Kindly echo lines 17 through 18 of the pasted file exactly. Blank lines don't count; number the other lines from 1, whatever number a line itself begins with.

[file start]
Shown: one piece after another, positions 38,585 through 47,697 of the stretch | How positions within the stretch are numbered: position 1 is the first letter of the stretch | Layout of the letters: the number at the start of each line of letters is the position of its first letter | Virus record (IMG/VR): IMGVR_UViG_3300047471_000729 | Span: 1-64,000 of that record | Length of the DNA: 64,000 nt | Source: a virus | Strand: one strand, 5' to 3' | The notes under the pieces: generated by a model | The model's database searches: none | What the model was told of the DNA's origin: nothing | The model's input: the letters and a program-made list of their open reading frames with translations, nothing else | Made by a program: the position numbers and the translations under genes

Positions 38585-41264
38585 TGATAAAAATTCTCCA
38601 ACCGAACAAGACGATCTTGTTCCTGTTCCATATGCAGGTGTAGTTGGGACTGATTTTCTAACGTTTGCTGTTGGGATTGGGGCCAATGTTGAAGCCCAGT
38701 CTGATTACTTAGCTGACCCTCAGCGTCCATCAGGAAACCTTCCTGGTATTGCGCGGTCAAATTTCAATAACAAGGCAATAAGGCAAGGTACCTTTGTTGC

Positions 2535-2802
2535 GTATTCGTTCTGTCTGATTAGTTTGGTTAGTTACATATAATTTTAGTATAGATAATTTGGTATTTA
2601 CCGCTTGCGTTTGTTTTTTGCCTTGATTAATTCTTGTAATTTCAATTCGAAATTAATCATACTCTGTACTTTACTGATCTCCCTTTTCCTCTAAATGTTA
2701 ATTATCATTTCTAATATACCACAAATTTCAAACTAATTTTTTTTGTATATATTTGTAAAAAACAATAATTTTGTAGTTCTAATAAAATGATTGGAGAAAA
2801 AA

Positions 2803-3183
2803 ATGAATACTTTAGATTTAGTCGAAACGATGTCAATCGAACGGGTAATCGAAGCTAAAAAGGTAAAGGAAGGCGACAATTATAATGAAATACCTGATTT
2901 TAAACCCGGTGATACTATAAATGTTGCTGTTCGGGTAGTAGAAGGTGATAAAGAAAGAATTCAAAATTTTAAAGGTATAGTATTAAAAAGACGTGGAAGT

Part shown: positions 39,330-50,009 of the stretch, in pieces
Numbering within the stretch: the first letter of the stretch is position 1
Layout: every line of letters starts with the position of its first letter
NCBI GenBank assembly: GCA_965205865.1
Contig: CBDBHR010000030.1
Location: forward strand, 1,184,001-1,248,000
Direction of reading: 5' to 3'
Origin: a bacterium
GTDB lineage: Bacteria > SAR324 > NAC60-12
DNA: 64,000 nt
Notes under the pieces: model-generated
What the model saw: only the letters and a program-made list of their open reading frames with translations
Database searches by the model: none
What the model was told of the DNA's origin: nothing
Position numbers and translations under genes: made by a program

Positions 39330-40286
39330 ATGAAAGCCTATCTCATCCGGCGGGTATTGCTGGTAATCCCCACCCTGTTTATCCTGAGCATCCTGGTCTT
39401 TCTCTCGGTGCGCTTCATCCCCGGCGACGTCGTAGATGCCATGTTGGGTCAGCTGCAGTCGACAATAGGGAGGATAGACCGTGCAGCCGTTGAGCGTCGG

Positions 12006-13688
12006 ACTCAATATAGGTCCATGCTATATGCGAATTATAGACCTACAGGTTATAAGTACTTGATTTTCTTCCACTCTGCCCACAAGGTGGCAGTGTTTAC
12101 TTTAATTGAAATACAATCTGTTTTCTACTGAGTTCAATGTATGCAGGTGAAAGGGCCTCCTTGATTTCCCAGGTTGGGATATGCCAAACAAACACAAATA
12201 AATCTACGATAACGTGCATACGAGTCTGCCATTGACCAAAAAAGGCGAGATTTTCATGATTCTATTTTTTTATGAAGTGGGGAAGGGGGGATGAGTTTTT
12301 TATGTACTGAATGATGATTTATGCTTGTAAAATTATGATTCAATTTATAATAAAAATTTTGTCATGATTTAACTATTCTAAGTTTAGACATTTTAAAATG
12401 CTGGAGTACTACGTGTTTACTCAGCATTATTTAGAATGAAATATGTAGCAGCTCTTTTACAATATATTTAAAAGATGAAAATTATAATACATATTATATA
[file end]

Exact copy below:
NCBI GenBank assembly: GCA_965205865.1
Contig: CBDBHR010000030.1